JOHANNESBURG - The Tri-Continental Human Rights Festival has placed local filmmaker Sara Blecher's film "2 Men and a Wedding" on the programme. Through the film, Blecher tackles the implications of being gay in Africa.
In December 2009 a public engagement ceremony in Blantyre, Malawi, resulted in the arrest of two men - no ordinary engagement by Malawian standards.
Hearing about the incident, Bletcher managed to secure funding for the documentary and began her research.
Expecting a severe judgement, the small crew made sure to be at the hearing of Steven Monjeza and Tiwonge Chimbalanga in Malawi. There was no way to make contact with the accused, as they had been isolated from the foreign media, during the trial.
"We took a huge risk, and went into court with a hidden camera, which they discovered."
"It was pretty terrifying, actually" Bletcher told eNCA, describing their detention.
Monjeza and Chimbalanga appeared in court, in May 2010, where the judge ruled them guilty of "buggery" and "carnal knowledge".
Magistrate Nyakwawa Usiwa-Usiwa, handed down the maximum of 14 years in prison, with hard labour - in what he called a "scaring sentence".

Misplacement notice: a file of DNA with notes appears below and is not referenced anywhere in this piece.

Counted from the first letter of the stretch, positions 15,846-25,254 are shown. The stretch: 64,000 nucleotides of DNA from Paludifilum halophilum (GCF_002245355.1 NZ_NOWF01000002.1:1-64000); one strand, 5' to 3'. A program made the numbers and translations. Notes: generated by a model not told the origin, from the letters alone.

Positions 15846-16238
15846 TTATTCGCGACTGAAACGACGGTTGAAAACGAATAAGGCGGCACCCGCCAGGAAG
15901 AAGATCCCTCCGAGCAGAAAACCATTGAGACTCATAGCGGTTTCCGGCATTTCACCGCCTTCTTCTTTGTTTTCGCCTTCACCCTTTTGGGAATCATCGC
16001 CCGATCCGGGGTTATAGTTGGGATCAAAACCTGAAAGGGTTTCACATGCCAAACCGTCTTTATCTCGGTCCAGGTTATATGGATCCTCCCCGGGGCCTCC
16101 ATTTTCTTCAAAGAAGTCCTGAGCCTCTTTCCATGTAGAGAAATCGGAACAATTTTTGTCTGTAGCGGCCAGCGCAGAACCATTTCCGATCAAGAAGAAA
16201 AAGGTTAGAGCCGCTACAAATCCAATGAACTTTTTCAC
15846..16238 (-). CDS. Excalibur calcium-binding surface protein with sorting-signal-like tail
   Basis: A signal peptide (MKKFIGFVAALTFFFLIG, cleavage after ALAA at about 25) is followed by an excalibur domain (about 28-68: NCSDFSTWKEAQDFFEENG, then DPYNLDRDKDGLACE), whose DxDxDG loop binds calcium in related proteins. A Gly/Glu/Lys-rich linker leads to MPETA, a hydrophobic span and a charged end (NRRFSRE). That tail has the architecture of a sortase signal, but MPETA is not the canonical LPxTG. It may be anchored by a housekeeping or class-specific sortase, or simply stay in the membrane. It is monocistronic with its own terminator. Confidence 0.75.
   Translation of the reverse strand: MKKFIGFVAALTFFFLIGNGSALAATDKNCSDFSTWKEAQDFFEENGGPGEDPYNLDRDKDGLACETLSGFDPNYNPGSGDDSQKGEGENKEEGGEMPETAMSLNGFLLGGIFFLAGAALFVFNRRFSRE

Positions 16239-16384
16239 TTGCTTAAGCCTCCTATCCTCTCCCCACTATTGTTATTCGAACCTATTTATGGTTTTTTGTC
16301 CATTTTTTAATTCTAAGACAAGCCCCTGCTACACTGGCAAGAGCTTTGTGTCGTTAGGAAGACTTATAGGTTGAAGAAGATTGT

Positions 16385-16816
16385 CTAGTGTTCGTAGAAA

Following International outcry, and threats by donors to withdraw aid, President Bingu wa Mutharika pardoned the two. Although not without expressing his continued opposing views.
“These boys committed a crime against our culture, our religion and our laws”
Blecher feels the Tri-continental Human Rights Festival is a relevent platform for "2 Men and a Wedding".
"I love the Tri-Continental, I think it's a festival that brings films and issues to audiences, an incredibly intelligent and in-depth way."
She hopes her film puts the sensitive issue of homophobia in Africa back on the table and that it encourages further discussion. She believes Malawi’s laws will eventually make room for gay rights, especially under the positive leadership of new President Joyce Banda.